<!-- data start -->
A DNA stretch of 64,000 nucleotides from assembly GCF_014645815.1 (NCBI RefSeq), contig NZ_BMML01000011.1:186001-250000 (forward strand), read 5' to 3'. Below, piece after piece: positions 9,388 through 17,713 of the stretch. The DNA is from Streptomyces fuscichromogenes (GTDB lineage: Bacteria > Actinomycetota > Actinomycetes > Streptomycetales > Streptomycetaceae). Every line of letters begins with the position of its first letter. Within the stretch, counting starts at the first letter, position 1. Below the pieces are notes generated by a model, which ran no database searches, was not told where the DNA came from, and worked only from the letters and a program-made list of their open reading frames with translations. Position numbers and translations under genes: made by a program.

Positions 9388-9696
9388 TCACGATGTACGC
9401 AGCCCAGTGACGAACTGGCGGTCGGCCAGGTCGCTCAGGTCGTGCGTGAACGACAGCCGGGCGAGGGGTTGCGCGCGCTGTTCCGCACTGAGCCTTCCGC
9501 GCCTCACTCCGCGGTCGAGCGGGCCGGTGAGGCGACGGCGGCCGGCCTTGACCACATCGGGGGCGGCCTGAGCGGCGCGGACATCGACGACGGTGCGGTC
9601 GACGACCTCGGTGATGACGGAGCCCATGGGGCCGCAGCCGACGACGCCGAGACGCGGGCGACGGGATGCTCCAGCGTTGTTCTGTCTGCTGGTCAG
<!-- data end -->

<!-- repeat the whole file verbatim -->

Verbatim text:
A DNA stretch of 64,000 nucleotides from assembly GCF_014645815.1 (NCBI RefSeq), contig NZ_BMML01000011.1:186001-250000 (forward strand), read 5' to 3'. Below, piece after piece: positions 9,388 through 17,713 of the stretch. The DNA is from Streptomyces fuscichromogenes (GTDB lineage: Bacteria > Actinomycetota > Actinomycetes > Streptomycetales > Streptomycetaceae). Every line of letters begins with the position of its first letter. Within the stretch, counting starts at the first letter, position 1. Below the pieces are notes generated by a model, which ran no database searches, was not told where the DNA came from, and worked only from the letters and a program-made list of their open reading frames with translations. Position numbers and translations under genes: made by a program.

Positions 9388-9696
9388 TCACGATGTACGC
9401 AGCCCAGTGACGAACTGGCGGTCGGCCAGGTCGCTCAGGTCGTGCGTGAACGACAGCCGGGCGAGGGGTTGCGCGCGCTGTTCCGCACTGAGCCTTCCGC
9501 GCCTCACTCCGCGGTCGAGCGGGCCGGTGAGGCGACGGCGGCCGGCCTTGACCACATCGGGGGCGGCCTGAGCGGCGCGGACATCGACGACGGTGCGGTC
9601 GACGACCTCGGTGATGACGGAGCCCATGGGGCCGCAGCCGACGACGCCGAGACGCGGGCGACGGGATGCTCCAGCGTTGTTCTGTCTGCTGGTCAG